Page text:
General Iron owner sues city for $100 million — again — over delayed permit

A federal judge tossed out a similar lawsuit last month, where the metal shredder’s owner claimed its constitutional rights had been violated by the city’s failure to allow it to open on the Southeast Side.

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Opponents of General Iron’s move to the Southeast Side occupy the intersection of Milwaukee, Diversey and Kimball during a protest on March 4, 2021.

The owner of General Iron has filed another lawsuit against the City of Chicago and CDPH Commissioner Dr. Allison Arwady.

Tyler LaRiviere/Sun-Times file

The owner of a controversial car-shredding operation has filed another complaint against the city of Chicago — this time in state court — after a federal judge tossed out a similar lawsuit last month.

The latest lawsuit, filed by the owner of General Iron, aims to force the city to issue a final permit for a new, renamed scrap-metal operation at East 116th Street and the Calumet River, in addition to seeking more than $100 million in damages due to the delay.

Mayor Lori Lightfoot announced in May that she would hold off on issuing the permit until an environmental assessment could be completed. That decision came right after a request from President Joe Biden’s Environmental Protection Agency administrator.

The Lightfoot Administration signed a two-page agreement with General Iron and Reserve Management Group back in September 2019, at which time the company was proposing to buy the shredding operation and move it to the Southeast Side, where it has existing operations. The agreement also laid out plans to close General Iron’s facility in Lincoln Park. RMG then began building its new operation, rebranded as Southside Recycling (SR), which the lawsuit says cost $80 million.

The company claims it followed every step of the two-year permitting process, building the “most environmentally conscious recycling facility in the country,” but that the city has now let down its end of the agreement.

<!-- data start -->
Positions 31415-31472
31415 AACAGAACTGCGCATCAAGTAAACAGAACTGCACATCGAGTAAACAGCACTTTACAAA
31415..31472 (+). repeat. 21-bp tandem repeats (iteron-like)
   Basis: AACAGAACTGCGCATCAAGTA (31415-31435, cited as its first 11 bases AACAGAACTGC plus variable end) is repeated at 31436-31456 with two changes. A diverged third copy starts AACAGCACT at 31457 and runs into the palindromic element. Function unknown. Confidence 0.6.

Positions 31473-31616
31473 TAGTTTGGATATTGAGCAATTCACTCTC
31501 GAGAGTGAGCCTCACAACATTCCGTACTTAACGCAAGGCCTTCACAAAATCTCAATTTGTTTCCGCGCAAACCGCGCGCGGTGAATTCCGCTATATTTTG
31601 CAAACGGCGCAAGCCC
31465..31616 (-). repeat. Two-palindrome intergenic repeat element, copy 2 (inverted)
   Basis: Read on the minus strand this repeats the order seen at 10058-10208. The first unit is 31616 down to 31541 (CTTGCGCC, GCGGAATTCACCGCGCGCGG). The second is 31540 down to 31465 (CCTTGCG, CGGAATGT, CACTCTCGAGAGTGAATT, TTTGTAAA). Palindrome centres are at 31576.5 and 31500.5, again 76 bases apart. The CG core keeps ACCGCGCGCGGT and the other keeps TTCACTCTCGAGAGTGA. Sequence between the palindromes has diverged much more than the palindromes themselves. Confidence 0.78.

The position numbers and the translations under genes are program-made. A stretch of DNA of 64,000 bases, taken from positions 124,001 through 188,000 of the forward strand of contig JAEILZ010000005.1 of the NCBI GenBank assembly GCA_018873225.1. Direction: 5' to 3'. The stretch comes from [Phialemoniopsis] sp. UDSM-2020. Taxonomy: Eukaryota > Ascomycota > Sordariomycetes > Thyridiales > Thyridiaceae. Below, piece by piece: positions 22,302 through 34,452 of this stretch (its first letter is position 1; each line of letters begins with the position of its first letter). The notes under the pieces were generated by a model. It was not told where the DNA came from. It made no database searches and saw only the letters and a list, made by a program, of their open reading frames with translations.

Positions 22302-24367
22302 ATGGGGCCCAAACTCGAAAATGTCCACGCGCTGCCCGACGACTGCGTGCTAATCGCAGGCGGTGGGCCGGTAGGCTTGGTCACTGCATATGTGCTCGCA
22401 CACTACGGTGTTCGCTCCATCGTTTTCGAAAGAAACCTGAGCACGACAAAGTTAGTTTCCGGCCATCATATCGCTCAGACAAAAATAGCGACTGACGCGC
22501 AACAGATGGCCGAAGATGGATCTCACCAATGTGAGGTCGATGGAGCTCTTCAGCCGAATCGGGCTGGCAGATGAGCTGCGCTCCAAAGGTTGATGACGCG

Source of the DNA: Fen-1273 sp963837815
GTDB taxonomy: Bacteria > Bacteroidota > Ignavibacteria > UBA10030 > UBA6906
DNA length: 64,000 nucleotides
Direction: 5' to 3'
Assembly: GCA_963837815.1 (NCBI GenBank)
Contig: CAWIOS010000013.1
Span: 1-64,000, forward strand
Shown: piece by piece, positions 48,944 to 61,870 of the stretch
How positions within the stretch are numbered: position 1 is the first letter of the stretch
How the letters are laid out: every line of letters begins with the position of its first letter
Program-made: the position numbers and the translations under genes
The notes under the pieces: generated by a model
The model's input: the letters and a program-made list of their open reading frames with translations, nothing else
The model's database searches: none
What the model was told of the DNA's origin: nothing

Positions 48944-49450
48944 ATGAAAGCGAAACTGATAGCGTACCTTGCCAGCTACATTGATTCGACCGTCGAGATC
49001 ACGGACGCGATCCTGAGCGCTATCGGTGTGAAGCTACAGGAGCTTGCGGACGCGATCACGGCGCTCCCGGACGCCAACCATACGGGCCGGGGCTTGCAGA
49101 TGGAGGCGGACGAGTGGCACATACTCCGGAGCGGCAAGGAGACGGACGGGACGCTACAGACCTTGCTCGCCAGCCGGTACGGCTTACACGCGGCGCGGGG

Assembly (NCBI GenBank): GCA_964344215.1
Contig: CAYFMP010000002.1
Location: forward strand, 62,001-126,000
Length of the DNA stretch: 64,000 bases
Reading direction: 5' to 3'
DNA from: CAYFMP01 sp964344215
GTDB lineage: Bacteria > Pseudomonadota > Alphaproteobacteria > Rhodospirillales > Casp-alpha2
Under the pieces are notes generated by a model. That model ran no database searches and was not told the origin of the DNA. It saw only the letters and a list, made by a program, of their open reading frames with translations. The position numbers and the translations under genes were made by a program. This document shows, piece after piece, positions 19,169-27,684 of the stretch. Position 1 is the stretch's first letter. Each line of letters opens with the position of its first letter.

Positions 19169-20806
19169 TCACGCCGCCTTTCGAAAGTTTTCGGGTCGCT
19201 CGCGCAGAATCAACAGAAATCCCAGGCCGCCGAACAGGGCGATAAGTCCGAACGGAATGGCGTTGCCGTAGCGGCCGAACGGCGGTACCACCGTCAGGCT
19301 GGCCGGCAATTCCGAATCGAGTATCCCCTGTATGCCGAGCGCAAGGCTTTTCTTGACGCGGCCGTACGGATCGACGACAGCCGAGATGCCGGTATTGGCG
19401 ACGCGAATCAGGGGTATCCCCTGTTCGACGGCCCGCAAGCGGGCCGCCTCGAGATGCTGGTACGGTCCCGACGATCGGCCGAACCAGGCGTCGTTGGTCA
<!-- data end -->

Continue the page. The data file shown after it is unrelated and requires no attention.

“When it came time for the City to follow its own rules and promises, and to award the permit to SR, the City chose to avoid, delay, and suspend its review of SR’s permit application,” the lawsuit said. “As a result, facing irreparable harm and financial damage, SR asks this Court today to do what the City was obligated to, but failed to do: issue SR the operating permit.”

The city, which declined to comment Thursday because of the pending litigation, has denied the company’s claims in legal documents.

In May, RPM filed a federal suit against the city, claiming its constitutional rights were being violated because of the delayed permit decision.

At the end of June, Judge Robert Dow Jr. tossed out the company’s case and rejected the claim that its constitutional rights as a landowner had been violated but allowing the company to refile in state court. Following the decision, RPM released a statement that they would “immediately seek a prompt ruling in state court.”

In the new lawsuit filed Thursday, against the city and Chicago Department of Public Health Commissioner Allison Arwady, the company claims they have not provided “even a single legally justifiable excuse” for delaying the permit. 

“This Court must step in to remedy the City’s violations and award the permit,” the lawsuit said. 

Community opposition to the new shredding facility has been strong and some activists even staged a month-long hunger strike. Residents say the move is a case of environmental racism as it relocates a polluting business from a white, wealthy neighborhood to a Latino-majority community on the South Side.

In reaction to the latest lawsuit, the coalition “Stop General Iron” tweeted, “General Iron doesn’t care about environmental justice. They say so themselves. They want $100+ million from taxpayers & a permit to pollute.”

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